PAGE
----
The first European Scleroderma Day on the 29th June 2009 was celebrated in almost all of our member countries as it was decided by the FESCA at a meeting in 2008. In order to find information about the local, national activities, please go to the Member page where you can find the website addresses of each and every member organisations and their activities on Scleroderma Day.
World Scleroderma Day
Having a disease that nobody has heard of is a lonely business. When even the doctors cannot recognise it, or tell you what is going to happen, it is lonelier still. So Scleroderma Awareness Day was created to tell people, including the medical community, what it means to have this disabling disease. June 29 is a day to recognise the bravery of those who live with scleroderma, and to demand equal treatment and equal care for people with scleroderma across Europe.
In February 2010 the1ST SYSTEMIC SCLEROSIS WORLD CONGRESS was held in Florence, Italy, with participants from countries from all over the world. At the world congress it was agreed that June 29th would be celebrated all over the world. Scleroderma day grew from zero to world scleroderma day in 2 years, and is celebrated in countries in Europe, Australia, Canada, Brazil, India and many more countries.
Why June 29th?
The gifted Swiss artist Paul Klee made painting his life’s work, but it was strongly influenced by his illness, systemic scleroderma, as the painting chosen for Scleroderma Day demonstrates. He died June 29, 1940.
The swiss Paul Klee Zentrum in Bern boasts the world’s most important collection of paintings, watercolours and drawings as well as archives and biographical material from all the creative periods of Paul Klee’s life which also can be visited through their website: www.zpk.org.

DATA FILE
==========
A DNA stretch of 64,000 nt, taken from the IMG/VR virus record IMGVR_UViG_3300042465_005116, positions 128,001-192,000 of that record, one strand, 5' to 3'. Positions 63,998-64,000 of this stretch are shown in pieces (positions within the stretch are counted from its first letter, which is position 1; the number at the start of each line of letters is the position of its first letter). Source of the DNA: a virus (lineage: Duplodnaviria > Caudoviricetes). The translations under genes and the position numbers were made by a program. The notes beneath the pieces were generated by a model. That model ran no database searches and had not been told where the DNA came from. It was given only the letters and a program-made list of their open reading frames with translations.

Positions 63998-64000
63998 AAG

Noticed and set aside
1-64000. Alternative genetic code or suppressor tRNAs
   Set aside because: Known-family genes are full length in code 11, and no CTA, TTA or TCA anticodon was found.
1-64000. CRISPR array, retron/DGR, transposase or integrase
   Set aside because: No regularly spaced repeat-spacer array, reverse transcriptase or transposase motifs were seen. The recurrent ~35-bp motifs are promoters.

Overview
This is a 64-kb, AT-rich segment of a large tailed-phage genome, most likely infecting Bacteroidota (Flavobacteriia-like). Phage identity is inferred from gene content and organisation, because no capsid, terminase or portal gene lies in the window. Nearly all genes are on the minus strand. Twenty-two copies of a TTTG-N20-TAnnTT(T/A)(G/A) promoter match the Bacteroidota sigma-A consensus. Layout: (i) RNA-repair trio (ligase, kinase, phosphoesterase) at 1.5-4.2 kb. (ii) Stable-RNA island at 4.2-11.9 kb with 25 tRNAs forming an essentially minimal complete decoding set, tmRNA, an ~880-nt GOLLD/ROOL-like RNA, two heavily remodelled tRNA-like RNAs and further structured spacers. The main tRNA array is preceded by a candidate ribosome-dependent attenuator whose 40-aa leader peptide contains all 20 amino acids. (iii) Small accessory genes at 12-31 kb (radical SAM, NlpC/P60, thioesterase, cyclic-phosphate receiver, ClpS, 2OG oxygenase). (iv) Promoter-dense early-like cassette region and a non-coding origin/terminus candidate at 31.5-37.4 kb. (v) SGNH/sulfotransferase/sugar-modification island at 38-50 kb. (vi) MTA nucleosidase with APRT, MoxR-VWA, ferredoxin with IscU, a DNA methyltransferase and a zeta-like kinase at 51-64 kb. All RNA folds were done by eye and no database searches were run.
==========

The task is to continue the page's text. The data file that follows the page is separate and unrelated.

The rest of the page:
Picture on the right:
Paul Klee (1879. – 1940.)
Scleroderma Awareness Day
On June 29 we celebrate the life and death of Paul Klee and all those who struggle with scleroderma.
We campaign for a world in which equal rights, treatments, and care are offered to people with scleroderma, and in which such rare diseases are not forgotten, but afforded the consideration and
attention of other more common diseases.
Very Early Diagnosis of Systemic Sclerosis (VEDOSS)
Scleroderma (Systemic Sclerosis) can be treated early only if diagnosed early. The VEDOSS project,
led by EUSTAR, calls for all GPs to refer people with two early symptoms to a rheumatologist for
further investigation. While Raynaud’s (lack of circulation in the fingers and toes when chilled,
leading to white, numb digits) is a common, mild condition, it may prove to be the precursor of
systemic scleroderma, and it is one of the symptoms that call for surveillance. A second symptom is hard puffy fingers. Where both symptoms are present, an ANA blood test should be conducted. Examination by a rheumatologist familiar with systemic sclerosis is the next step. This is best conducted in a specialist scleroderma clinic. Early diagnosis of scleroderma saves lives and leads to control of the disease.
The first poster for Scleroderma Day
It was decided on the working meeting (Florance, 25-26 Jan, 2008) that launch of the EUROPEAN SCLERODERMA DAY will be on the 29th June, 2009.
Text on the poster said:
June 29: European Scleroderma Day
More Than Skin Deep
Scleroderma is the name given to a group of rare conditions that can damage the skin and internal organs through scarring and poor blood supply. A complex disease of the immune system, blood vessels, and connective tissue, it is hard to diagnose as its symptoms vary from person to person. But early diagnosis is critical to prevent the worst complications, and treatment is available. The Federation of European Scleroderma Associations (FESCA) believes that people with scleroderma should have equal access to treatments and care.
The great Swiss artist Paul Klee died in 1940 of scleroderma, which strongly influenced his personal development and creative art.